So my question to you remains the same because 2019 is going to be a year of change, whether you like it or not.

So, what are you going to do differently?

Tags: Jon-Paul Hale

« Servicing, company agencies and the legislation2018, more time will tell »

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ASB Bank Special - 3.39 3.55 3.89
BNZ - Classic - 3.49 3.45 3.99
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Credit Union North 6.45 - - -
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Heartland 6.70 7.00 7.25 7.85
Heartland Bank - Online - - - -
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HSBC Premier LVR > 80% - - - -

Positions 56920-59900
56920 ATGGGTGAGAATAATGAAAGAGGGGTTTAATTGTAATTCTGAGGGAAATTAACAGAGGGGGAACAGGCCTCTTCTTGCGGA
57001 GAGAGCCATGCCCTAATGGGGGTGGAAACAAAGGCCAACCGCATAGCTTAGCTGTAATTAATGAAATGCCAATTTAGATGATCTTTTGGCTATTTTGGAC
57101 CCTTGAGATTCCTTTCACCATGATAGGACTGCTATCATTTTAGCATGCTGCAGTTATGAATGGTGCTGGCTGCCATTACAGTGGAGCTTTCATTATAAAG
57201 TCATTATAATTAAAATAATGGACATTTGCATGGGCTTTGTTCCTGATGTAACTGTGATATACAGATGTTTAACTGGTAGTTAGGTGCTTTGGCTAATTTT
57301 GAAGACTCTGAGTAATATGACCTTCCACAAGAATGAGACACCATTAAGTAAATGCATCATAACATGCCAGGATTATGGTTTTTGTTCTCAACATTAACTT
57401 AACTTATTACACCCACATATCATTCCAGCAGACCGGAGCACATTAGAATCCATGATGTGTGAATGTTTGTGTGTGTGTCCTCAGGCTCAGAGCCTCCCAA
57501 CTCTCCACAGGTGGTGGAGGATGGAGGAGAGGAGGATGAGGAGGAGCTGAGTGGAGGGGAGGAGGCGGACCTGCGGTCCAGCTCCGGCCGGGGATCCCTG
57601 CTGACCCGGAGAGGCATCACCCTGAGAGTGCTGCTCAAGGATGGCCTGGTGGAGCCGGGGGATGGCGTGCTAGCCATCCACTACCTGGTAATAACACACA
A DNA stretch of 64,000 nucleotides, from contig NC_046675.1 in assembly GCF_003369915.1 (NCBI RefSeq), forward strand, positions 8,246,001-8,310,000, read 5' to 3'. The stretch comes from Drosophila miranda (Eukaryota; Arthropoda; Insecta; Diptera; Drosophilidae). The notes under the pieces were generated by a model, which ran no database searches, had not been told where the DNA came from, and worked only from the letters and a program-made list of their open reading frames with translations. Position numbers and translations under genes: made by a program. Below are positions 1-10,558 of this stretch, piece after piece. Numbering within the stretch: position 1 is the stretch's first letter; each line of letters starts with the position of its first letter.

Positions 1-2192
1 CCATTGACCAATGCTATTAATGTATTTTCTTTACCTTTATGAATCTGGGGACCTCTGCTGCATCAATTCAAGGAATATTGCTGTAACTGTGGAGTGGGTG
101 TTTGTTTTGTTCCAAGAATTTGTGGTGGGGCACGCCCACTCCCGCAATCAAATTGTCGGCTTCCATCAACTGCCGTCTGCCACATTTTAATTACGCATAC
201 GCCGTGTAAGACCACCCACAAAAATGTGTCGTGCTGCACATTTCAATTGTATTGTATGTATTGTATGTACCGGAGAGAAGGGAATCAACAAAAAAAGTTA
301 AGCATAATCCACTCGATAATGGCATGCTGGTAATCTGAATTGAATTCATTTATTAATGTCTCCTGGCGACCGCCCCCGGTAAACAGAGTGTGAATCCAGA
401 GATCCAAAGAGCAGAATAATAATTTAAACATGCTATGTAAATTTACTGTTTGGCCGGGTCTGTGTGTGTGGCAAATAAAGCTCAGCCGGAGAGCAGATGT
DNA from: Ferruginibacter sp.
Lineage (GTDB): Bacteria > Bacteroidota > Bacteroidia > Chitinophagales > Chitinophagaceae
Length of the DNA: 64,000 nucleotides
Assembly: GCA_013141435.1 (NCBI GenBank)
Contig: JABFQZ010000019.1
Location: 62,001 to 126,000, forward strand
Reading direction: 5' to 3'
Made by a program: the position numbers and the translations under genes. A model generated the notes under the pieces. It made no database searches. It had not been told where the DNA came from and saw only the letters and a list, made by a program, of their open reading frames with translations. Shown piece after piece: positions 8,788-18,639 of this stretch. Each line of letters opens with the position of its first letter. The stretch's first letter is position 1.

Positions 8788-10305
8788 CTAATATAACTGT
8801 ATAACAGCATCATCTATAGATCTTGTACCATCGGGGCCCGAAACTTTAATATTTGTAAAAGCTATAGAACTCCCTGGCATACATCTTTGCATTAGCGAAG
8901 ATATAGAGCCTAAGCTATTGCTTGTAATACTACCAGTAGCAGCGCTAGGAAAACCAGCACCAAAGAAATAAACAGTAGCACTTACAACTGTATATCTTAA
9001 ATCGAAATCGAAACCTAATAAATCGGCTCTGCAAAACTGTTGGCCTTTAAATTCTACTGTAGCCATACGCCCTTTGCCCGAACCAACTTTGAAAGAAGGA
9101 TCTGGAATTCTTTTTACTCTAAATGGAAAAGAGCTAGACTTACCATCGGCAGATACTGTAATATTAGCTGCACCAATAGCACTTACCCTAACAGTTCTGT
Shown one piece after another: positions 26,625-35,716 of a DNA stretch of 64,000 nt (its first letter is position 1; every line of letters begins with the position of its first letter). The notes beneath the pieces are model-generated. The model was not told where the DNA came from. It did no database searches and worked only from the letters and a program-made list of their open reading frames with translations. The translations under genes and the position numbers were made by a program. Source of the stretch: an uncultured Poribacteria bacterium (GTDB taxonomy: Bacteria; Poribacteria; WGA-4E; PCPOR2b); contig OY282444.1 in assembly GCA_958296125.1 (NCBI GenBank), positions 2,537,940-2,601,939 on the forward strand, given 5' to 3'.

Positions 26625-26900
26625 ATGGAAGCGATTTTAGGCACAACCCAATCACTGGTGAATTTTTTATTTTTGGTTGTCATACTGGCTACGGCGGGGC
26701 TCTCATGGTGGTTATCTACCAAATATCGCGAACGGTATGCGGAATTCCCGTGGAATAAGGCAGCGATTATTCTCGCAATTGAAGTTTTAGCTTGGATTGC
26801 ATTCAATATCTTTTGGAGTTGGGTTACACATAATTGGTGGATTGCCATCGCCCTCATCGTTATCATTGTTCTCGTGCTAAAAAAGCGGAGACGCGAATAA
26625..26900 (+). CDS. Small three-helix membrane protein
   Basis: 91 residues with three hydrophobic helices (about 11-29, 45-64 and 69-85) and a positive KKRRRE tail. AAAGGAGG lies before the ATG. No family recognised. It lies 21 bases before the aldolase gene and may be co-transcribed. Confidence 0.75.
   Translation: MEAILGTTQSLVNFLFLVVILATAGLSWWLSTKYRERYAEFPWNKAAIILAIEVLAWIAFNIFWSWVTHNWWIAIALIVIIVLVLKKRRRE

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HSBC Special - - - -
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Kiwibank 5.80 4.14 4.30 4.64
Kiwibank - Capped - - - -
Kiwibank - Offset 5.15 - - -
Kiwibank Special - 3.39 3.55 3.89
Liberty 5.69 - - -
Napier Building Society - - - -
Nelson Building Society 5.70 4.25 4.15 -
Pepper Money Near Prime 5.64 - 5.44 5.44
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Pepper Money Specialist 7.59 - 7.39 7.39
Resimac 4.50 4.86 3.89 3.94
RESIMAC Special - - - -
SBS Bank 5.29 4.85 5.05 5.49
SBS Bank Special - ▼3.39 3.45 3.89
Sovereign 5.30 4.15 4.29 4.55
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The Co-operative Bank - Owner Occ 5.15 3.49 3.59 3.89
The Co-operative Bank - Standard 5.15 3.99 4.09 4.39
TSB Bank 6.09 4.35 4.25 4.69
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TSB Special 5.29 3.55 3.45 3.89